Why Is Important To Constantly Keep Track Of Your Cash Flow?

Managing Your Business Cash Flow

All enterprises, large and small, rely on inflows of cash resulting from sales, investments, loans, and other sources. These inflows are offset by cash outflows or disbursements to fund inventories, payroll, capital expenditures, investments, and operational expenses.

Cash flows represent the lifeline of any business. Positive cash flow is essential for the survival of your business. Unfortunately, maintaining positive cash flows can create a challenge for you and your business. When you run into cash flow challenges, you are not able to pay your bills on time risking a decrease in its credit line or higher interest rates.

Cash flow management involves the forecasting of these flows, recognizing that the timing of inflows often does not match outflows, and planning in advance to compensate for cash flow fluctuations while maintaining sufficient reserves to cover operational and capital needs. Of course, managing cash flow also involves ensuring that customers pay on time by establishing effective accounts receivable, credit and collection policies as well as reducing outflows by eliminating operational inefficiencies and waste.

business cashflow

Risks of not managing cash flow efficiently

Cash is king! You have to pay your suppliers and employees so that you can produce and sell your products. Your customers pay you after they receive the products they ordered. So you need cash to front the production of goods and maintain inventory. That lag between your outflow of cash and inflow from customers needs to be carefully monitored. The longer your average receivables stretch out, the more cash you need to put into the business to maintain its viability. Cash flow management simply is delaying the outflow of cash for a reasonable length of time and making sure your customers pay on time.

Several factors might contribute to the cash flow problems of your business:

Poor Collection Practices

Extending credit to customers offers flexibility and convenience. This serves to build your business and customer base. Extending credit also means you need to manage the collection process. Asking customers to pay their bills can be a daunting task. You may prefer to focus on the operation of your business rather than make collection calls. However, when you extend credit to customers, you experience zero cash flow until your customers pay. If your customers fail to pay their bills on time, your business will suffer the consequences.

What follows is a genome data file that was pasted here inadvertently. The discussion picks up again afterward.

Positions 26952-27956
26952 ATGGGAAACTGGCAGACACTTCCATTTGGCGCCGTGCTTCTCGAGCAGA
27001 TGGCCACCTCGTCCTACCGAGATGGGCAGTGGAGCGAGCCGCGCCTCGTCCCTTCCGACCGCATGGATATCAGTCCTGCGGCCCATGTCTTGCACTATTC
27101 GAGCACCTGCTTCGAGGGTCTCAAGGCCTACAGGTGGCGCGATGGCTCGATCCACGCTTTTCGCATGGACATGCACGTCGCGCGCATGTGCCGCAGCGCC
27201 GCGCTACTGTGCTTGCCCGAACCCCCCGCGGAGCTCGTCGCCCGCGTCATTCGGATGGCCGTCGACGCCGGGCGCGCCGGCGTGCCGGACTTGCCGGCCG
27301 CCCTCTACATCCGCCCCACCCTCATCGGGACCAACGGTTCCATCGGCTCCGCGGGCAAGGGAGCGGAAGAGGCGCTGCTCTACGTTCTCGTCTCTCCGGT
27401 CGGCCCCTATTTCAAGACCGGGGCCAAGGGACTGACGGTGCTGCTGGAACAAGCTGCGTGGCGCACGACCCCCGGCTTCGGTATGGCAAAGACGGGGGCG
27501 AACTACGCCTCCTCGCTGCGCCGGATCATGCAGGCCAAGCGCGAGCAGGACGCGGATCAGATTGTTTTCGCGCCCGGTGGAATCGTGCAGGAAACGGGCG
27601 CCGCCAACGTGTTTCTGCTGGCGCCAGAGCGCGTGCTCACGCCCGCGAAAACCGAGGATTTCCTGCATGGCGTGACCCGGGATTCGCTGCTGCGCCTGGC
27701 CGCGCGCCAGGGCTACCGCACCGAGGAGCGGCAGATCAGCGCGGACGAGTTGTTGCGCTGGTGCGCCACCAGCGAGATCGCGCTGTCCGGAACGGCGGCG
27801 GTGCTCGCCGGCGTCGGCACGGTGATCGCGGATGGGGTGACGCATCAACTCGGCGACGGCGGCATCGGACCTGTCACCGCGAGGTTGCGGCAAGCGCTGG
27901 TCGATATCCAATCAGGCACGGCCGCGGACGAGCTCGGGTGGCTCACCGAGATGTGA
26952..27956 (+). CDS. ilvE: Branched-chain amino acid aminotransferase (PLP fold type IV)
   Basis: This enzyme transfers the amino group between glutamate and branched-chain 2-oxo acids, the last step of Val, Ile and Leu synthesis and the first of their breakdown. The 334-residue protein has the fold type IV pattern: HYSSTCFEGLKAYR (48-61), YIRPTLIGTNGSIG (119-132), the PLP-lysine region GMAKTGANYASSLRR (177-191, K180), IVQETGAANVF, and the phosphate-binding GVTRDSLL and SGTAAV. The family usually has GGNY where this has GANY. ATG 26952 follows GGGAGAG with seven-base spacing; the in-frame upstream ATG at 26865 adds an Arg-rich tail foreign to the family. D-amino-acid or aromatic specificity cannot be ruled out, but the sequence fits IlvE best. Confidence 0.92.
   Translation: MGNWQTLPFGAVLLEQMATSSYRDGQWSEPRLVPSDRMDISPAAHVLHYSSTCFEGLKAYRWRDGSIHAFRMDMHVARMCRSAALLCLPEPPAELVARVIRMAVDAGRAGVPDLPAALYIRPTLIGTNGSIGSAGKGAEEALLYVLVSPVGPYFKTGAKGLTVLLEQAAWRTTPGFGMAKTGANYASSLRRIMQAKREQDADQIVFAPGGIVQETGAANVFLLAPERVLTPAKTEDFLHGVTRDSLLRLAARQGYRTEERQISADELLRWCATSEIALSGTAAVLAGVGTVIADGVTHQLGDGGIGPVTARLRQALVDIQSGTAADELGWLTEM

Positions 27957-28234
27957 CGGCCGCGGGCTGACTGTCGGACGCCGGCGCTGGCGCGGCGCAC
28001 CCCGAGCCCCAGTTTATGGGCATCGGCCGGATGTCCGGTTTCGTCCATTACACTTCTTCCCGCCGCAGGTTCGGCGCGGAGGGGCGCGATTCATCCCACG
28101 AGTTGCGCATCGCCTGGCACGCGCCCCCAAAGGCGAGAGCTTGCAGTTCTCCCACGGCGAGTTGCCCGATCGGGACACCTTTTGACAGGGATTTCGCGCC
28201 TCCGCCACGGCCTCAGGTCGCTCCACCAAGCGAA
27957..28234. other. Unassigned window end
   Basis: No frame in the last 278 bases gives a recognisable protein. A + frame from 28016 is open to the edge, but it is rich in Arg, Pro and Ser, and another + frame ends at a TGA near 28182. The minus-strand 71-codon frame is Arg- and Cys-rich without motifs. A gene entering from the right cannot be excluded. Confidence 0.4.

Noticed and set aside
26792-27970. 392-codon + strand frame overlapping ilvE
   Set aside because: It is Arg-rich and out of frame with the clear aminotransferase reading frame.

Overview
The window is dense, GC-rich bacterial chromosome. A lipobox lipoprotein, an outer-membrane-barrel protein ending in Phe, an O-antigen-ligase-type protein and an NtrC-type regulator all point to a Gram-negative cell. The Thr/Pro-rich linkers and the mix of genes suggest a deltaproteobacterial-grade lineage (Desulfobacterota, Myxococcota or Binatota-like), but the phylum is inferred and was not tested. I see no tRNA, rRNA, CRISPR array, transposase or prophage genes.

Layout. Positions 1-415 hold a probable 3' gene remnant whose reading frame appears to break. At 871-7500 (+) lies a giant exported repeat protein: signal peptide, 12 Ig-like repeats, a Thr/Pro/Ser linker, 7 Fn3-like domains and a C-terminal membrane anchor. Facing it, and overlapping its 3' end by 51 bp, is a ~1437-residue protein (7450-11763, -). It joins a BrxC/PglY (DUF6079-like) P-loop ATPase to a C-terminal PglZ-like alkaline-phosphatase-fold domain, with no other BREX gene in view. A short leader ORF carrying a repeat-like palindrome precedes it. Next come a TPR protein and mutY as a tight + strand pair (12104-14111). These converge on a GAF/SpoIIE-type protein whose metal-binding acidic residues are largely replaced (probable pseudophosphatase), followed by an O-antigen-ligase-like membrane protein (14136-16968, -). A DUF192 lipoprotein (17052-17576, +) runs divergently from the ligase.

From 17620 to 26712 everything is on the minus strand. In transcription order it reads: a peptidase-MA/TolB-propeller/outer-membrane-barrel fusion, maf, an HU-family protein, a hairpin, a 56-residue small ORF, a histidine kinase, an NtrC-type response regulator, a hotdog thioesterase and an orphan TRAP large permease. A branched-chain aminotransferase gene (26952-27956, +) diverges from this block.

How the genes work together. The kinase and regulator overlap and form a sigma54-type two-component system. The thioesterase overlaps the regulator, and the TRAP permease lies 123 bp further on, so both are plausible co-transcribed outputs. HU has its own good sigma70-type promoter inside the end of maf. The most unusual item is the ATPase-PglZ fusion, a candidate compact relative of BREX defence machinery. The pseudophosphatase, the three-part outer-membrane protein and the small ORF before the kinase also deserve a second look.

Poor Budgeting

Budgeting allows you to plan where and when you want to spend money on your business. This budgeting process depends on your understanding of when your bills are due and when you will receive payment from customers If your budget fails to consider the timing of these payments, you may be caught struggling to pay bills when you haven’t received any money from your customers yet.

Inadequate Savings

Many small businesses experience seasonality with their sales. For example, if you own a landscaping company, you may experience increased sales in the summer. If you own a retail store, you may experience increased sales before Christmas. You will experience a decline in sales at other times of the year. In order to meet your cash flow needs, your need to build up savings to meet your needs during these times. Business owners who fail to save enough money to carry them through the slow times will experience cash flow problems.

Unplanned Expenses

Any business can be hit with unplanned expenses. Maybe your furnace needs to be repaired or an unhappy customer takes legal action against your business. Since you are likely not planning for these expenses, you need to find other sources to pay for them. If you pull this money from the business bank account, you will lack the funds needed to pay your current obligations.

The consequences of poor cash management can be disastrous to businesses and business owners. A company that cannot fund current operating expenses and that cannot meet payroll is effectively out of business unless immediate cash flow financing can be arranged.

Your accounts receivable is your source of cash. You need to make sure that your customers are paying on a timely basis. There are measurements such as Days Sales Outstanding (DSO) to determine how effective you are in collecting but in the end, you need to keep track of what each of your customers owes you. Providing too much credit or letting the customer hold back payment does not help the customer or you. The further a customer stretches payments, the harder it is to collect. Monthly statements and regular follow-up calls are essential to maintain a collection level to provide you the cash to pay your own bills.

Your vendors typically expect payment within 30 days. Maintaining a good credit standing with your vendors helps you get better prices and better credit terms. It also avoids having to pay in advance for purchases. Late payments hurt your credit, not only with a particular vendor but also with the other vendors and the financial community. One of the first things a financing firm looks at is your credit rating. A good credit rating equals lower interest rates on borrowing and more funds available to you. Conversely, a poor credit rating costs you with higher interest rates and limited borrowing ability.

Even if measures can be taken to delay vendor payments and play bank float, the result is often exorbitant overdraft fees and an eroded credit rating that can worsen an already bad cash situation.

Clearly, effective and diligent cash management is essential to the success of any enterprise.

Author: Marc J Marin